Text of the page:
Towards Robust Representation Learning and Beyond

Cihang Xie (UCSC)

Cihang Xie is an Assistant Professor of Computer Science and Engineering at University of California, Santa Cruz. His research interest lies at the intersection of computer vision and machine learning, with the goal of building robust & explainable AI systems. Cihang received his Ph.D. degree from Johns Hopkins University, and was awarded the Facebook PhD Fellowship. Cihang serve(d) as an Area Chair for ICCV’21, ECCV’22, ICLR’22 and NeurIPS’22. For more information, please visit his website at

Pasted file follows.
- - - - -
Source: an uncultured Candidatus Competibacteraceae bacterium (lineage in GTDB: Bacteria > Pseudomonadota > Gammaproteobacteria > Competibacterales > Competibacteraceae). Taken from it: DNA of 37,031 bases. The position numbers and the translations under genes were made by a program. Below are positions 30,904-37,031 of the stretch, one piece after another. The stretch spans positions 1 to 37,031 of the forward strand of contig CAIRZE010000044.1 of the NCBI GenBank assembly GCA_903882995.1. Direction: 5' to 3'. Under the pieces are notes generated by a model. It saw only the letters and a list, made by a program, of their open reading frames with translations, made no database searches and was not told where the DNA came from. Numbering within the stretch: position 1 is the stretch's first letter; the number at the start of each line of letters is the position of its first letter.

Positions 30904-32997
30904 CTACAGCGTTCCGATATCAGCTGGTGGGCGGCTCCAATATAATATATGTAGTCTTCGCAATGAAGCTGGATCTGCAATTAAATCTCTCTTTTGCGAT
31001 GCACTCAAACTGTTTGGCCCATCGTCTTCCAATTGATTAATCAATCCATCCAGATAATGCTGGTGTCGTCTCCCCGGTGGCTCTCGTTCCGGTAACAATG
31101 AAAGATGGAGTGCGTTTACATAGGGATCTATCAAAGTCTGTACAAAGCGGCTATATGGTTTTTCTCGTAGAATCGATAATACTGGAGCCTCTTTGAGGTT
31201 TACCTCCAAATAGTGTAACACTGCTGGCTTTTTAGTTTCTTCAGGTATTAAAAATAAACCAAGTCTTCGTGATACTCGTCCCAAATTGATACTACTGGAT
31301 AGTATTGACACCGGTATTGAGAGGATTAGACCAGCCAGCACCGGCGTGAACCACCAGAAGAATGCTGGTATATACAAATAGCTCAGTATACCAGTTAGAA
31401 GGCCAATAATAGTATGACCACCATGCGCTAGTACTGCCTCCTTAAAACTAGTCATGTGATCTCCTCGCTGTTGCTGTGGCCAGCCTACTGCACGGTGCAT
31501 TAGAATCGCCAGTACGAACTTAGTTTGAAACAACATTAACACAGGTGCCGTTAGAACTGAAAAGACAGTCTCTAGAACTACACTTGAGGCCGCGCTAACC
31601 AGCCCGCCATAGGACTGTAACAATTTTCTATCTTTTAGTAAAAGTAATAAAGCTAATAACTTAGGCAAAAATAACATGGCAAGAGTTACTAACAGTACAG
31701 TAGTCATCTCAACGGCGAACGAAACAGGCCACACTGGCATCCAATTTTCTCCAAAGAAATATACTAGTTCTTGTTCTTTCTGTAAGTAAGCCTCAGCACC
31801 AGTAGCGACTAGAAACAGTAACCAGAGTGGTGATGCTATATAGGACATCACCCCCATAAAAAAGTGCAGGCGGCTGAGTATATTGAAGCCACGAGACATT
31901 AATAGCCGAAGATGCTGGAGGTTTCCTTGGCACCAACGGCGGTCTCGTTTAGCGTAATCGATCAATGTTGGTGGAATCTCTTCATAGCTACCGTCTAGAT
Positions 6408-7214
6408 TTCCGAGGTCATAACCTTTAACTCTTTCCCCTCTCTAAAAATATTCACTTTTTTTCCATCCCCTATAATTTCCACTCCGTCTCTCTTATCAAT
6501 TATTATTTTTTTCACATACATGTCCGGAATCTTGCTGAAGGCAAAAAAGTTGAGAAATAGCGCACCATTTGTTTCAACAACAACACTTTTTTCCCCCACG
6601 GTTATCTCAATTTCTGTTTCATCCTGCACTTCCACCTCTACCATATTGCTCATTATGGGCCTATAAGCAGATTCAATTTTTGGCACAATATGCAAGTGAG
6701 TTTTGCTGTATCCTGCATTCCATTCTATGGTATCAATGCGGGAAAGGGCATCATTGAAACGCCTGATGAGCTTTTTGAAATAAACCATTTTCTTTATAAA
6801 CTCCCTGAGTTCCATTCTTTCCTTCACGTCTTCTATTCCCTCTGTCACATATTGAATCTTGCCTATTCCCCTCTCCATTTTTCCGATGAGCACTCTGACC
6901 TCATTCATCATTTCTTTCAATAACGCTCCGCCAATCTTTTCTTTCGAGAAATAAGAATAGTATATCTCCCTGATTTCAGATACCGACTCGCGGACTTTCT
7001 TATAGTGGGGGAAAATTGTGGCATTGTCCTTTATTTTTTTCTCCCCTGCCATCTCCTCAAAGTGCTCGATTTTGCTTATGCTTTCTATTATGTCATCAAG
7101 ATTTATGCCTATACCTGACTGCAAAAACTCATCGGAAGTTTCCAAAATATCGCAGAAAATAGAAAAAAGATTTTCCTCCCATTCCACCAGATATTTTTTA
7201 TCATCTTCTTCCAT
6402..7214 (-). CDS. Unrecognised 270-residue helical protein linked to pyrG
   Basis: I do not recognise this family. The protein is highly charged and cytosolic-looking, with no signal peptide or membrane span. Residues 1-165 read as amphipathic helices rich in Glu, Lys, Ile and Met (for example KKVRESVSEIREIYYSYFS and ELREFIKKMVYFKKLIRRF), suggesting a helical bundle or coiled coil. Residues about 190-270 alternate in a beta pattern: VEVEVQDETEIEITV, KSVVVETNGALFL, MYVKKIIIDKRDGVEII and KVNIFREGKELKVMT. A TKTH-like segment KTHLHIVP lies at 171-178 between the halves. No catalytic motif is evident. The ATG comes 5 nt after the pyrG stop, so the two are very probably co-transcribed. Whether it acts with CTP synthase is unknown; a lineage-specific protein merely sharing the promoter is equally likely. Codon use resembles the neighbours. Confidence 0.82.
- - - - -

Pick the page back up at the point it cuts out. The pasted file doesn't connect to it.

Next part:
Short Abstract: Deep learning has transformed computer vision in the past few years. As fueled by powerful computational resources and massive amounts of data, deep networks achieve compelling, sometimes even superhuman, performance on a wide range of visual benchmarks. Nonetheless, these success stories come with bitterness---deep networks are vulnerable to adversarial examples. The existence of adversarial examples reveals that the computations performed by the current deep networks are dramatically different from those by human brains, and, on the other hand, provides opportunities for understanding and improving these models. In this talk, I will first show that the vulnerability of deep networks is a much more severe issue than we thought---the threats from adversarial examples are ubiquitous and catastrophic. Then I will discuss how to equip deep networks with robust representations for defending against adversarial examples. We approach the solution from the perspective of neural architecture design, and show incorporating architectural elements like feature-level denoisers or smooth activation functions can effectively boost model robustness. The last part of this talk will rethink the value of adversarial examples. Rather than treating adversarial examples as a threat to deep networks, we take a further step on uncovering that adversarial examples can help deep networks substantially improve the generalization ability.